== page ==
Phase Three World Maps
In Phase Three ISAAC "mapped" the prevalence of asthma, rhinoconjunctivitis and eczema, conducted between 2000 and 2003.
Further study of the global prevalence and severity of asthma symptoms was undertaken in ISAAC Phase Three, involving adolescents from 233 centres in 97 countries, and children from 144 centres in 61 countries [Lai 2009]. As in ISAAC Phase One, wide variations in prevalence were found around the world. The prevalence of wheeze in the past 12 months in adolescents varied from 32.6% in Wellington (New Zealand) to 0.8% in Tibet (China), and in children from 37.6% in Costa Rica to 2.4% in Jodhpur (India). The prevalence of symptoms of severe asthma (defined as ≥4 attacks of wheeze, or ≥1 night per week sleep disturbance from wheeze, or wheeze affecting speech in the past 12 months) varied from 16% in Costa Rica to 0.1% in Pune (India) in adolescents, and from 20.3% to 0% in the same two centres in children. Ecological economic analyses revealed a significant trend towards a higher prevalence of current wheeze in centres in higher income countries in both age groups, but this trend was reversed for the prevalence of severe symptoms among current wheezers, especially in the older age group. Thus wide variations exist in the symptom prevalence of childhood asthma worldwide. Although asthma symptoms tend to be more prevalent in more affluent countries, they appear to be more severe in less affluent countries.
Further study of the global prevalence and severity of rhinitis symptoms was undertaken in ISAAC Phase Three, involving children from 236 centres in 98 countries [Aït-Khaled 2009]. The average overall prevalence of current rhinoconjunctivitis symptoms was 14.6% for the 13- to 14-year old children (range 1.0–45%). Variation in the prevalence of severe rhinoconjunctivitis symptoms was observed between centres (range 0.0–5.1%) and regions (range 0.4% in western Europe to 2.3% in Africa), with the highest prevalence being observed mainly in the centres from middle and low income countries, particularly in Africa and Latin America. Co-morbidity with asthma and eczema varied from 1.6% in the Indian sub-continent to 4.7% in North America. For 6- to 7-year old children, the average prevalence of rhinoconjunctivitis symptoms was 8.5%, and large variations in symptom prevalence were also observed between regions, countries and centres. Thus wide global variations exist in the prevalence of current rhinoconjunctivitis symptoms, being higher in high vs low income countries, but the prevalence of severe symptoms was greater in less affluent countries. Co-morbidity with asthma is high particularly in Africa, North America and Oceania. This global map of symptom prevalence is of clinical importance for health professionals.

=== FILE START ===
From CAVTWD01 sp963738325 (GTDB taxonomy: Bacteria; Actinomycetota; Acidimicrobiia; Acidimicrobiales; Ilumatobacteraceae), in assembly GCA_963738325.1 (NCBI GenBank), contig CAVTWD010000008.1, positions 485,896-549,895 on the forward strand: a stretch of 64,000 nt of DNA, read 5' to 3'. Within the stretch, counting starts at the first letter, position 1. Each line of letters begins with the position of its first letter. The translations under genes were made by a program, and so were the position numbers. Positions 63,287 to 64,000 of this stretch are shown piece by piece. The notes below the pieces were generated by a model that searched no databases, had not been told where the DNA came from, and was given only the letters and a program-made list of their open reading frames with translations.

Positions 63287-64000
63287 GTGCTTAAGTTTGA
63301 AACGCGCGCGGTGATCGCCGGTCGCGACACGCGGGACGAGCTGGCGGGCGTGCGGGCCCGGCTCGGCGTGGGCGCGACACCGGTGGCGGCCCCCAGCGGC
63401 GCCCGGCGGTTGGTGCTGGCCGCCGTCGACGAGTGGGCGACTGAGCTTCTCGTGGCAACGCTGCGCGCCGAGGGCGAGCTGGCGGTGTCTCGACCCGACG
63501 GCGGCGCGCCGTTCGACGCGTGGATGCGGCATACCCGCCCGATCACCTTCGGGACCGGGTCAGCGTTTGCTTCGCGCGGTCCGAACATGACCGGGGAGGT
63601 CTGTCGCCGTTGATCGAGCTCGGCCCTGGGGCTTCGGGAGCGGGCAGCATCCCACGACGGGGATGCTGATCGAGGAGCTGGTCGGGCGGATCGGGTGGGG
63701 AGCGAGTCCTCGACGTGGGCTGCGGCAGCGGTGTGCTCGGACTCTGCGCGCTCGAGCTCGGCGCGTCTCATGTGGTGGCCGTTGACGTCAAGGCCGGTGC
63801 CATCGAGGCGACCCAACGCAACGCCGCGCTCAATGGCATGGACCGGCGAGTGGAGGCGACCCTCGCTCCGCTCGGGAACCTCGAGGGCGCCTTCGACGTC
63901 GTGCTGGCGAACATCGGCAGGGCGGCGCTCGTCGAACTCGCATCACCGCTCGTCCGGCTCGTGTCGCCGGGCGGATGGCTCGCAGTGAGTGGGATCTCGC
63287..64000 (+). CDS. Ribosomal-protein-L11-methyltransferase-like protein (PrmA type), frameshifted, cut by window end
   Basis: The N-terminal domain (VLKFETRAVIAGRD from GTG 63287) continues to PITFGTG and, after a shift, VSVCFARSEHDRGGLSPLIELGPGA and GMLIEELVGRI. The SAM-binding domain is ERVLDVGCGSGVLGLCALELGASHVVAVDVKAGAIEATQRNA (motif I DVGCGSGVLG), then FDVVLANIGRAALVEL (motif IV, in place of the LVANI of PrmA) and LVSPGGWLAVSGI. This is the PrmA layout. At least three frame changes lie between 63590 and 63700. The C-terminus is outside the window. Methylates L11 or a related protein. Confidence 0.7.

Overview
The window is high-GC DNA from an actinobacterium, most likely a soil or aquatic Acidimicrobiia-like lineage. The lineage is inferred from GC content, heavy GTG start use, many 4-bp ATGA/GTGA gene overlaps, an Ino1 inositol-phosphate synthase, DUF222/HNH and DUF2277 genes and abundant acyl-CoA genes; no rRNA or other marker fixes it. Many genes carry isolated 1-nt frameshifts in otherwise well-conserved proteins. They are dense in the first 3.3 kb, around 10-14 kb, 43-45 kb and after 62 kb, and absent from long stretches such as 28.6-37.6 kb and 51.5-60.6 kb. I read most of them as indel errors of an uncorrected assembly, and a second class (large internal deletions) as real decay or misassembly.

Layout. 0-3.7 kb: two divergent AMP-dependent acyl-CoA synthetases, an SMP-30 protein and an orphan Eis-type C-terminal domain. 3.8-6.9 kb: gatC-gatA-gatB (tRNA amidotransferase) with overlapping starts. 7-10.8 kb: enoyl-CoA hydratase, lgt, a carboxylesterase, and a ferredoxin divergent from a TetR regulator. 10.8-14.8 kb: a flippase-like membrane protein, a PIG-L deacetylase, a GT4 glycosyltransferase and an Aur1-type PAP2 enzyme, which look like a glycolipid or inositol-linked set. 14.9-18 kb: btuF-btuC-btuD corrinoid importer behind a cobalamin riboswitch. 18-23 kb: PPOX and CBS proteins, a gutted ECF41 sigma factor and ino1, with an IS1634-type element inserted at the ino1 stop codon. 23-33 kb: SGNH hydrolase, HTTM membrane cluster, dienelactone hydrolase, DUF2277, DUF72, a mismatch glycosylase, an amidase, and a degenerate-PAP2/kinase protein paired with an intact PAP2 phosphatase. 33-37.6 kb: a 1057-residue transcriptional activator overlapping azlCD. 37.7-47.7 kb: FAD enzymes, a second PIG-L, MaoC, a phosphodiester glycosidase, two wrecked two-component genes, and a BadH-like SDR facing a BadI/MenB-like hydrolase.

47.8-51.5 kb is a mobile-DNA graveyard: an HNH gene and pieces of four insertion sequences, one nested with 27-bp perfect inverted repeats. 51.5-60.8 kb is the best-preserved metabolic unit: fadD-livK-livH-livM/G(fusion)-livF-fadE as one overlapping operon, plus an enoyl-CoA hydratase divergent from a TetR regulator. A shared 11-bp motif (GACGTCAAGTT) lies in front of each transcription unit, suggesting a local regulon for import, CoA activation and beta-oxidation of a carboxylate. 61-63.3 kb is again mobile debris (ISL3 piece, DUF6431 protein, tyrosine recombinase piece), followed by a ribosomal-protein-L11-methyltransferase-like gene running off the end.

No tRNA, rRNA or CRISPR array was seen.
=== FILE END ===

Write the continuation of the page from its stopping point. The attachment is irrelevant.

Further study of the global prevalence and severity of rhinitis symptoms was undertaken in ISAAC Phase Three, involving children from 236 centres in 98 countries [Odhiambo 2009]. Current eczema was defined as an itchy flexural rash in the past 12 months and was considered severe eczema if associated with 1 or more nights per week of sleep disturbance. For the age group 6 to 7 years, data on 385,853 participants from 143 centers in 60 countries showed that the prevalence of current eczema ranged from 0.9% in India to 22.5% in Ecuador, with new data showing high values in Asia and Latin America. For the age group 13 to 14 years, data on 663,256 participants from 230 centers in 96 countries showed prevalence values ranging from 0.2% in China to 24.6% in Columbia with the highest values in Africa and Latin America. Current eczema was lower for boys than girls (odds ratio, 0.94 and 0.72 at ages 6 to 7 years and 13 to 14 years, respectively). Thus ISAAC Phase Three provided comprehensive global data on the prevalence of eczema symptoms that is essential for public health planning. New data reveal that eczema is a disease of developing as well as developed countries